Sunday, 17 January 2010


"Find her! Find the cursed witch!"

The angry voice of the scarred soldier seems to come from right beside her. The girl presses her small body further into the narrow crawlspace beneath the floor. A sharp rock catches her already tattered dress and she feels the jaws of panic snap at her mind. She has always been afraid of the dark, but she has no choice now. She has to hide.

The soldiers came this morning -- it seemed a lifetime ago that she crossed the virgin snow between the houses to see to the animals. It had seemed like any other day. Still, something was wrong. It had been like an unknown threat gnawing at the back of her consciousness. She had tried to push it away, but in the small of her mind a tiny, urgent voice had kept screaming at her to run. Run, before it was too late. Ignoring it, she had started milking the two cows.

And then it had been too late. She knew it the instant she heard the horses. Too many to be travellers seeking to buy milk or cheese from her father. "Run!" the voice had shouted inside her head. "Run before they see you!"

She had heard his father greet the soldiers. Her father, the infinitely strong man who was never afraid of anything. This time there had been something she had never heard in his voice: fear. That had sparked something new in her. Anger. Anger of the kind that makes the whole world seem small and pitiful. She had understood what her father was afraid of.

He had been afraid of what the soldiers would do to her, his only daughter. Too many stories had made their way across the countryside the last years. Stories of rapine and plunder, of violence and death. The Ironbellies of the Parliamental Army were a law unto their own, some had said. They took what they wanted, and soldiers, she had heard the miller say once when no one thought she was listening, wants nothing more than women and wine.

Her father had waved it off when she had asked him about it. "They're only after the Macharites," he had said. "We're safe here. Most in our village are Presbyterians, my sweet dove." He always called her that.

Outside the barn she had heard a coarse voice ask her father how many people were on the farm. "Only myself and my daughter," her father had answered. The other voice had told him to call for her. Her father had told the soldiers that they were all good people of Reason here, and that they could take what they wanted. He had been pleading. The soldiers had laughed. She never thought laughter could sound so terrifying before. Her anger had grown, bathing her world in a blinding white light. Then the voice had told her father that hindering the will of the Parliament was punishable by death.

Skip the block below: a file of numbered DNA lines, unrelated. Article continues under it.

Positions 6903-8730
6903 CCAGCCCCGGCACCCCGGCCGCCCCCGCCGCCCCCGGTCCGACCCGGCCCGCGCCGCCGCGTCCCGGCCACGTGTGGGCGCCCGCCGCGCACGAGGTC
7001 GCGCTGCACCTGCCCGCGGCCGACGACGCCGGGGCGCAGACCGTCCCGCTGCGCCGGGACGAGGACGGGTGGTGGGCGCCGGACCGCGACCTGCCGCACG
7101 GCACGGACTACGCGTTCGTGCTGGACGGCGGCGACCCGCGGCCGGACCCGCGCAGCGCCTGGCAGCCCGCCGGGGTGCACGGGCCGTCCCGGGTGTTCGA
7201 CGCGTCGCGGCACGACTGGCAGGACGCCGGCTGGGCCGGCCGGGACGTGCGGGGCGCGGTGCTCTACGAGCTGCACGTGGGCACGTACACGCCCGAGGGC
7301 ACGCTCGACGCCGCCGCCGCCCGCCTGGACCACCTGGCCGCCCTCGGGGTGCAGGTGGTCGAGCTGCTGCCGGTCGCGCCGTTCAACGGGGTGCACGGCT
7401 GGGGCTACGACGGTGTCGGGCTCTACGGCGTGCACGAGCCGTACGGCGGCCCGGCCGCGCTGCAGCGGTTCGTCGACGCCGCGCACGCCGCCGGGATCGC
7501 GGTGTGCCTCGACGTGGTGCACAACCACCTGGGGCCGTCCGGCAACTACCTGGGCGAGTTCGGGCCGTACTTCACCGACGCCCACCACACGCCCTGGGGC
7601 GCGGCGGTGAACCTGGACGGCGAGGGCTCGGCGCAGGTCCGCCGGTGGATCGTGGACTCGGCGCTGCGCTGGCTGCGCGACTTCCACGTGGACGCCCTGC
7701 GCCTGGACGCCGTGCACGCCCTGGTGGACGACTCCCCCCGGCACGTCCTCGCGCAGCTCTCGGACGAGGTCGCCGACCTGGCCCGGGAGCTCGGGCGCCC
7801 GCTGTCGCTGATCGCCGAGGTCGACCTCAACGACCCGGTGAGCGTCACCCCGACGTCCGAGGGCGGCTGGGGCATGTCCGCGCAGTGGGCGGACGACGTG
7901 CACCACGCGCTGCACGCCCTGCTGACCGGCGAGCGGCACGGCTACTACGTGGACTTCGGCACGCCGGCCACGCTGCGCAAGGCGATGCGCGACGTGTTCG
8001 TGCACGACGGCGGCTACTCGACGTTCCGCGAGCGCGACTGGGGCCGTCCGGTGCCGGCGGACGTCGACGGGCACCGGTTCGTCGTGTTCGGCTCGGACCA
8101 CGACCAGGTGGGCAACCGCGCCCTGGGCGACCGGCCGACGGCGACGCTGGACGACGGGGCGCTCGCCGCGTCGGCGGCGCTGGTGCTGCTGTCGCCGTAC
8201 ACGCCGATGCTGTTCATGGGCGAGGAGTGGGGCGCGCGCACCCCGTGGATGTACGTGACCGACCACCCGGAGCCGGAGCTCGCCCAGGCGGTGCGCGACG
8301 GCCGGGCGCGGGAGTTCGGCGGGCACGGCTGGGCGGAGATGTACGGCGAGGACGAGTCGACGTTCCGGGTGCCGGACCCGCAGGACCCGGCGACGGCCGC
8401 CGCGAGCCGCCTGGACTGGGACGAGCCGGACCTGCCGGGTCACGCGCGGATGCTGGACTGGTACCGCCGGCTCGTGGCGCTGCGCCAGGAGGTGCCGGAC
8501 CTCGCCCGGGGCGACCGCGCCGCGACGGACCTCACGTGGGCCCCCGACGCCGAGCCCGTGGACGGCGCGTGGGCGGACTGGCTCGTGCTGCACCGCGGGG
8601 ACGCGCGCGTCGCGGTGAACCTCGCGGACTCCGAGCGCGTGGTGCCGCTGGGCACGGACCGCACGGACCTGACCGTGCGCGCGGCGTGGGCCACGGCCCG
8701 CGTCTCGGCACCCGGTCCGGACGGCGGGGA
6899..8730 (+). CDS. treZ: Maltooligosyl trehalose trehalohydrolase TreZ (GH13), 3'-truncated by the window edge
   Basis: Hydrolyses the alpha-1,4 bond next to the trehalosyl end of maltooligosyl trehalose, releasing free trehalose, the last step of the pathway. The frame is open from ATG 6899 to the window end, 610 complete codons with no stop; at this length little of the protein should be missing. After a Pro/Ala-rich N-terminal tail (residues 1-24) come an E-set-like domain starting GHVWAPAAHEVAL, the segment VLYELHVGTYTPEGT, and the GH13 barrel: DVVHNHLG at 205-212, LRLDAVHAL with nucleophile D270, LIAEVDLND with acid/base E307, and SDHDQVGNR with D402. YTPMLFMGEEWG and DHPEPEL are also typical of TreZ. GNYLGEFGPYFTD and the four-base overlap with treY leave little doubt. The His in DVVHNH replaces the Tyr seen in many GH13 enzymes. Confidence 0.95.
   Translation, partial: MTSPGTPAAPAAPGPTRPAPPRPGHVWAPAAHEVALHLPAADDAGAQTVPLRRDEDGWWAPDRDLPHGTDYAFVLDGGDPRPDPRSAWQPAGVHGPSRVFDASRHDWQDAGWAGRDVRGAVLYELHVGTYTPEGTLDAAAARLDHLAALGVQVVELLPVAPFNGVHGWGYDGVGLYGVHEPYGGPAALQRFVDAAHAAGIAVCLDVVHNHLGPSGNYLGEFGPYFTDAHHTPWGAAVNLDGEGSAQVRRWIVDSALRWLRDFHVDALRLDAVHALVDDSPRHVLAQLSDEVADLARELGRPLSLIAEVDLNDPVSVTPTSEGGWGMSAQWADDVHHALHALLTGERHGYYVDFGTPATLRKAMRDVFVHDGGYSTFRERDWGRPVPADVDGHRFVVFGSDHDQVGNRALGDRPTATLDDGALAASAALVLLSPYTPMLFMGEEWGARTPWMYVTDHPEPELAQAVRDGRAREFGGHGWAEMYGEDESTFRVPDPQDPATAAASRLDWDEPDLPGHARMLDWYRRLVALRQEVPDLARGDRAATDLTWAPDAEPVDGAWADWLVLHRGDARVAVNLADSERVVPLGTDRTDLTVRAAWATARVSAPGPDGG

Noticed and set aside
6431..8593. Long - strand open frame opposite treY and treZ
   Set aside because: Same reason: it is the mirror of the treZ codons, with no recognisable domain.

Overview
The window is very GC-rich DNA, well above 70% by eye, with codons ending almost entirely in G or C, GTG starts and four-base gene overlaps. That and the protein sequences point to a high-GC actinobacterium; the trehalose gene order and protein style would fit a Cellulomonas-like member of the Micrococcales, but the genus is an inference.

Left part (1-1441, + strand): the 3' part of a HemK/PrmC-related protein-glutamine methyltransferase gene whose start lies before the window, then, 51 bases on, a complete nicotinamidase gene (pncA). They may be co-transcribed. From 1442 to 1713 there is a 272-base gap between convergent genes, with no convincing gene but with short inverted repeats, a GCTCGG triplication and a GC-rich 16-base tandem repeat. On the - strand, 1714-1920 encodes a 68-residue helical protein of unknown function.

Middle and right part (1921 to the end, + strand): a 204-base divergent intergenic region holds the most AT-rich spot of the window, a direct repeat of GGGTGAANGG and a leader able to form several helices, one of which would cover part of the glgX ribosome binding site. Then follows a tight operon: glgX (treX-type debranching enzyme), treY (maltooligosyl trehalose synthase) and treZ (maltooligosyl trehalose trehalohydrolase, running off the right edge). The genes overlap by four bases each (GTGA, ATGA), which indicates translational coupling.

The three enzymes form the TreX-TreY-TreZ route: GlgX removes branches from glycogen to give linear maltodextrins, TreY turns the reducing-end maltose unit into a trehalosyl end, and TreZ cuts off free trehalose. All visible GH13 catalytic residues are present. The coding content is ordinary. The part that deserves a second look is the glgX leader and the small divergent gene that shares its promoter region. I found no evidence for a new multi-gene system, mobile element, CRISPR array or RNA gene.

The shot had seemed to blank out all other sounds from her world. Without seeing it, she had known her father was dying. She had known that they were mocking the man who, while his life ran red into the fresh snow, begged them to spare his daughter.

When the door to the barn was opened and two of the soldiers had come in, her rage was like a white-hot fire, bathing her vision in sharp, cold light. She saw them laugh and call out to their companions when they laid eyes on her. One of them had made a grotesque face at her, his pale tongue licking the air. She had seen them grab her, as if from outside her body, and drag her out into the snow. The other soldiers had shouted, laughed and made obscene gestures when they saw her. They had groped at her, tearing at her clothes. The soldier who had shot her father, his face disfigured by countless ugly scars, had smiled at her. He had said something to the others that made them roar in laughter.

Then she had seen herself smile. Everything had seemed to slow down, to become clearer in a way. And then she had released all her anger.

It had been like a burst of light that seemed to boil the flesh of the faces and hands of the soldiers closest to her. Their clothes had been shredded, and their breastplates had buckled and cracked. Horses had screamed, throwing their riders, their manes and tails burning. Soldiers farther off, their eyes burst by the light, slipped and fell as they tried to escape.

Then she had fallen to her knees, empty. Her anger spent. The sound had come back into her world. Men and beasts cried in terror and pain, some dying. She had crawled to her father. She had cradled his head in her lap, holding him as his soul left his flesh.

His last words had been, "run, my sweet dove."

As she fled, she had seen the scarred soldier stagger to his feet. He had shouted for someone to kill her, but as she ran across the fields towards the village no shots had been fired. No horses had been spurred in pursuit.

Now she is hiding beneath the floor of an empty house. Its inhabitants has been killed earlier in the day when more soldiers came to find the witch. The little village has been turned on its head. All the women has been gathered on the square in front of the scholae. The men have been been killed or mutilated. The only sounds except the shouting of the soldiers are screams and unanswered cries for mercy.

She is terrified, but deep inside her she feels her anger build again. In the narrow, cold, dark space she starts to smile.

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